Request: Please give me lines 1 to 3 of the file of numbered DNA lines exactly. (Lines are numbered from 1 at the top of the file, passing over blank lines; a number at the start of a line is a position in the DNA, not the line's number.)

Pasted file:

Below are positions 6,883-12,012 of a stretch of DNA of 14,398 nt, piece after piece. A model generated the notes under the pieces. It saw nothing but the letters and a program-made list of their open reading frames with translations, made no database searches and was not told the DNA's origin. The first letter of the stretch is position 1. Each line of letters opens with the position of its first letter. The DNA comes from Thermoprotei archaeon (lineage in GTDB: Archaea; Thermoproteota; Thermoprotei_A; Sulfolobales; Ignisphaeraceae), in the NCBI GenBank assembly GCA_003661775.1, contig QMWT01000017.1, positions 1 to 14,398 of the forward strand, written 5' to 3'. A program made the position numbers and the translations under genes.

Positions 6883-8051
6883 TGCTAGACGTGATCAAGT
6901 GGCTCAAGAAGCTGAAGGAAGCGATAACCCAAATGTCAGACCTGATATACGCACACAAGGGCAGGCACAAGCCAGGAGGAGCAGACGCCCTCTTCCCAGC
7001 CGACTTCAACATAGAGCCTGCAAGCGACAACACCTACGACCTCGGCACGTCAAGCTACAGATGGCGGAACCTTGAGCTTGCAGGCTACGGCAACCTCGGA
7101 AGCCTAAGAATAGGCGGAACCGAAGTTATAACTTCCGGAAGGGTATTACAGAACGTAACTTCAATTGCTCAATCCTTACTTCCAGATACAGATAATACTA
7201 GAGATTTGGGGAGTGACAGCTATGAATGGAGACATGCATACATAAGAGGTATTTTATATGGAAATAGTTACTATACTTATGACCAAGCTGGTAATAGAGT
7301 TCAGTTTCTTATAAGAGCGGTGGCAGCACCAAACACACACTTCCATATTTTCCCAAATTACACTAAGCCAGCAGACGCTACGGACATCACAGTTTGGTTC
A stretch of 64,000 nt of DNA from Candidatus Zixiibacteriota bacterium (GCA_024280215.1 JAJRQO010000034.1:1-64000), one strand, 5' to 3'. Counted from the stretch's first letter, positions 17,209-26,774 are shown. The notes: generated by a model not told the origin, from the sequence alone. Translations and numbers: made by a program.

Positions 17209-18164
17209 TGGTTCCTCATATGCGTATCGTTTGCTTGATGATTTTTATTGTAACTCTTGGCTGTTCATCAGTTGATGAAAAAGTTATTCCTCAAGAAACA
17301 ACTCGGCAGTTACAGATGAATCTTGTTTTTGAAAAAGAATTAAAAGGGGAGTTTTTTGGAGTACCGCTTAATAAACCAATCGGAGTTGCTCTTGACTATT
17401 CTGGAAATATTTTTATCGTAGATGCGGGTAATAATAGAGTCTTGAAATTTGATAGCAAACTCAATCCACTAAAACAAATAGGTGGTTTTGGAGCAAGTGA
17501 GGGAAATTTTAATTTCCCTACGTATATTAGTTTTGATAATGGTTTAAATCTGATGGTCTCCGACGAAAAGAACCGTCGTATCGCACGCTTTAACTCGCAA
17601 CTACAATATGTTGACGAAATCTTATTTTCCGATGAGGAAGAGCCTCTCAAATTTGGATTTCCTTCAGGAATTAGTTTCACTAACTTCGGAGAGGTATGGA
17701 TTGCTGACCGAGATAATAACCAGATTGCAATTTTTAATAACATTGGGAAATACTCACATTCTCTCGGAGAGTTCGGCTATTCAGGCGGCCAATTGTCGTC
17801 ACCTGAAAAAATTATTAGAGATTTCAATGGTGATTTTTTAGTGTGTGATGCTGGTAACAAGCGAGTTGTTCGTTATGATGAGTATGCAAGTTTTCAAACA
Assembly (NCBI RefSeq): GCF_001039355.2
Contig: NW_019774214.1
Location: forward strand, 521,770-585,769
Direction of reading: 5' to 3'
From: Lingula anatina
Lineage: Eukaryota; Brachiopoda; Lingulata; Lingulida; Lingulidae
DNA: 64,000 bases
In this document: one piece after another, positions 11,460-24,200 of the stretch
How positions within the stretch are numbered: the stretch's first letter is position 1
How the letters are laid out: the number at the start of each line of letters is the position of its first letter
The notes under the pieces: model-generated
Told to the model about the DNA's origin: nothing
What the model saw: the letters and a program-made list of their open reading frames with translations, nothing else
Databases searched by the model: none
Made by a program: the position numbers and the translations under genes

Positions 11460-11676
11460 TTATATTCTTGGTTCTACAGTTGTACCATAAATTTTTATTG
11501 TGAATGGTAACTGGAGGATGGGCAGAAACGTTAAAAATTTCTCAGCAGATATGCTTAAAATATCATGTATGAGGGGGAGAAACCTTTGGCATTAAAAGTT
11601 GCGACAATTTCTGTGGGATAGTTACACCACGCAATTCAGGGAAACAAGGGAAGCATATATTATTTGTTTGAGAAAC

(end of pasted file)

Below are positions 6,883-12,012 of a stretch of DNA of 14,398 nt, piece after piece. A model generated the notes under the pieces. It saw nothing but the letters and a program-made list of their open reading frames with translations, made no database searches and was not told the DNA's origin. The first letter of the stretch is position 1. Each line of letters opens with the position of its first letter. The DNA comes from Thermoprotei archaeon (lineage in GTDB: Archaea; Thermoproteota; Thermoprotei_A; Sulfolobales; Ignisphaeraceae), in the NCBI GenBank assembly GCA_003661775.1, contig QMWT01000017.1, positions 1 to 14,398 of the forward strand, written 5' to 3'. A program made the position numbers and the translations under genes.

Positions 6883-8051
6883 TGCTAGACGTGATCAAGT